complex partial seizures can occur from 3 years of age through adolescence. Children report feelings of anxiety, fear, deja vu, abdominal pain, or sensory hallucinations. child will not lose consciousness but appear confused or dazed, stares into space, and performs automatisms. seizure is followed by postictal period where child experiences drowsiness is aphasic, or has sensory or motor deficits and they do not remember the seizure
has an aura before seizure
conscious during seizure but confused
does not remember
what are automatisms?
automatisms are repeated non-purposeful actions, such as lip smacking, chewing, sucking, or uttering the same word over and over, wander aimlessly, or remove clothing.
what is a general seizure?
general seizures arise from both hemispheres, can occur anytime and last seconds to hours. They are not preceded by an aura like partial seizures. There is always loss of consciousness. movements involve bilateral and symmetrical spasms. There are four types of generalized siezures: tonic clonic, absence, myoclonic, and akinetic. children who have these before age 4 tend to have behavior, learning, and developmental delays.
both sides of brain
loss of consciousness
4 types: tonic clonic, absence, myoclonic, and akinetic
explain what happens in a tonic clonic seizure.
tonic clonic seizures were formerly referred to as grand mal seizures. they can occur at any age. Onset is usually abrupt. child loses consciousness and falls to the ground. the tonic phase is first, it lasts 10 to 30 seconds and involves intense muscle contractions. The airway, oxygenation and ventilation are compromised. The neck and legs extend while the arms flex. The eyes roll upward or deviate to one side, the pupils dilate, and there may also be bladder or bowel incontinence. During the clonic phase, jerking movements are produced. salivation causes breathing difficulty and partial airway obstruction. Bladder and bowel incontinence are not uncommon. Clonic spasms dissipate can last from 30 seconds to 30 minutes after onset of the seizure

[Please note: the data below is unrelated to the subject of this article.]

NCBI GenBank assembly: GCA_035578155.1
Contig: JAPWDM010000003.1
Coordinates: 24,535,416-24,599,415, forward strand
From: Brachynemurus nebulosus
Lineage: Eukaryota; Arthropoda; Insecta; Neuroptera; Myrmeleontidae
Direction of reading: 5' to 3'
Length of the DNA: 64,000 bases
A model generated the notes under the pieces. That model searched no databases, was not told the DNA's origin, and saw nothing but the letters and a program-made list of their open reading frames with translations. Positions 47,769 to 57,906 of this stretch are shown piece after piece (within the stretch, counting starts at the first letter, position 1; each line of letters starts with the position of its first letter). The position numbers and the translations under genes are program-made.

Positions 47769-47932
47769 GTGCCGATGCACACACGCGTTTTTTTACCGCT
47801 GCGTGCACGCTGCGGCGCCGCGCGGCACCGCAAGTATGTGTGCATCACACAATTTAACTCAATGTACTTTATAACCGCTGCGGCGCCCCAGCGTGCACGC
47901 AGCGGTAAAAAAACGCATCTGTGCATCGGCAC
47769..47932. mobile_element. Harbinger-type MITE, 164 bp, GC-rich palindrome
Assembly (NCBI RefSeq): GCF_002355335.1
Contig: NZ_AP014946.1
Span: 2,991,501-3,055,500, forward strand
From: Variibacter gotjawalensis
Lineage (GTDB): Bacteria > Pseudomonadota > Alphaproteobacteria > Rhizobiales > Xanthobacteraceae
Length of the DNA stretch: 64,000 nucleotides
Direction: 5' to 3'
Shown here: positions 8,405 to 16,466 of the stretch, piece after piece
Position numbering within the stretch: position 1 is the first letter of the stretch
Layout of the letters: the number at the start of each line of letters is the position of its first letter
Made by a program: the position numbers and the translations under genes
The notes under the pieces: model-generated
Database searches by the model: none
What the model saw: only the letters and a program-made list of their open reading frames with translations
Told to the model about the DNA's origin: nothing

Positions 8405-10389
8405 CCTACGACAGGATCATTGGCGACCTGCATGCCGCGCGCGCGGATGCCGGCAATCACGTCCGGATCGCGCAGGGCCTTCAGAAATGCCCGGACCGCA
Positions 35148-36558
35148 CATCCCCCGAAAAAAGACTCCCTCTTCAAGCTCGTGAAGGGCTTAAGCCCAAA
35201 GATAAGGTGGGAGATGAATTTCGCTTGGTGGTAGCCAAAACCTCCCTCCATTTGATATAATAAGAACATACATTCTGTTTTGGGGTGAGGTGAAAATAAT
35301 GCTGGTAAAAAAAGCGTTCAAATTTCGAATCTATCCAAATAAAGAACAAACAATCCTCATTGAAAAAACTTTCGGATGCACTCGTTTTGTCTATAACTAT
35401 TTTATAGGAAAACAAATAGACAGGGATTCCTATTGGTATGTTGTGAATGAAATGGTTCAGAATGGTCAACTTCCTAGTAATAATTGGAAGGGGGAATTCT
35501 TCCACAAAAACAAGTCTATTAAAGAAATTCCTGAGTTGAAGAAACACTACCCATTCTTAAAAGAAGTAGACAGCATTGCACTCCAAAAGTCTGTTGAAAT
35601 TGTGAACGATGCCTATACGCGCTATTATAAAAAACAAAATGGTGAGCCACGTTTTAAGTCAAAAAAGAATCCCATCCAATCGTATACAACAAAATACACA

loss of consciousness occurs
starts with tonic 10-30 seconds
ends with clonic 30 seconds to 30 minutes
tonic is intense muscle contraction
clonic is jerking
airway, oxygenation and ventilation are compromised
incontinence may occur
postictal period can last minutes to hours
child has no memory of the event
may have poor coordination, slurred speech, and fatigue
what are absence seizures?
absence seizures were formerly called petit mal seizures. most begin between ages 4 to 8,but they can begin in adolescence. transient loss of consciousness appears as cessation of current activity. The child seems to stare into space or the eyes may roll upward with ptosis or fluttering of the lids. There also may be lip smacking or a loss of muscle tone causing the head to droop or any objects in the hands to be dropped. absence seizures last from 5 to 10 seconds and can occur hundreds of times per day. Children with this type of seizure are often accused of daydreaming and being inattentive in school. Absence seizures respond well to medication and usually spontaneously resolve during adolescence
mostly ages 4-8 onset
brief loss of consciousness looks like daydreaming
occurs hundreds of times a day
lasts 5-10 seconds
responds well to medication
what are myoclonic seizures?
myoclonic seizures are sudden repeated contractions of the muscles of the head, extremities, or torso. These seizures can begin as young as 6 months, in early childhood, or adolescence, and occur when the child is drowsy and just falling asleep, or just waking up. There is no loss of consciousness, no postictal period, and the child recovers quickly. Complex and progressive myoclonic epilepsy have poor outcomes. They can result in cognitive and development delays, and can be difficult to control.
sudden repeated contraction of muscles
can begin anytime between 6 months to adolescence
occur when child is sleeping or waking up
no loss of consciousness no postictal period
what are atonic or akineteic seizures?
akinetic seizures occur between ages 2 and 5 years of age. akinetic seizures present as a sudden loss of muscle tone with the head dropping forward for a few seconds. In some seizures the child may exhibit only a head drop or nod. others they may lose consciousness and fall to the ground face first. In either case, amnesia follows. These seizures often cause repetitive head injuries if the child is not protected by wearing a football or hockey helmet. Many have underlying brain abnormalities and are mentally retarded.
2-5 years of age
sudden loss of muscle tone head nod or falls face first
no memory of seizure
repetitive head injuries must wear helmet
typically underlying brain issues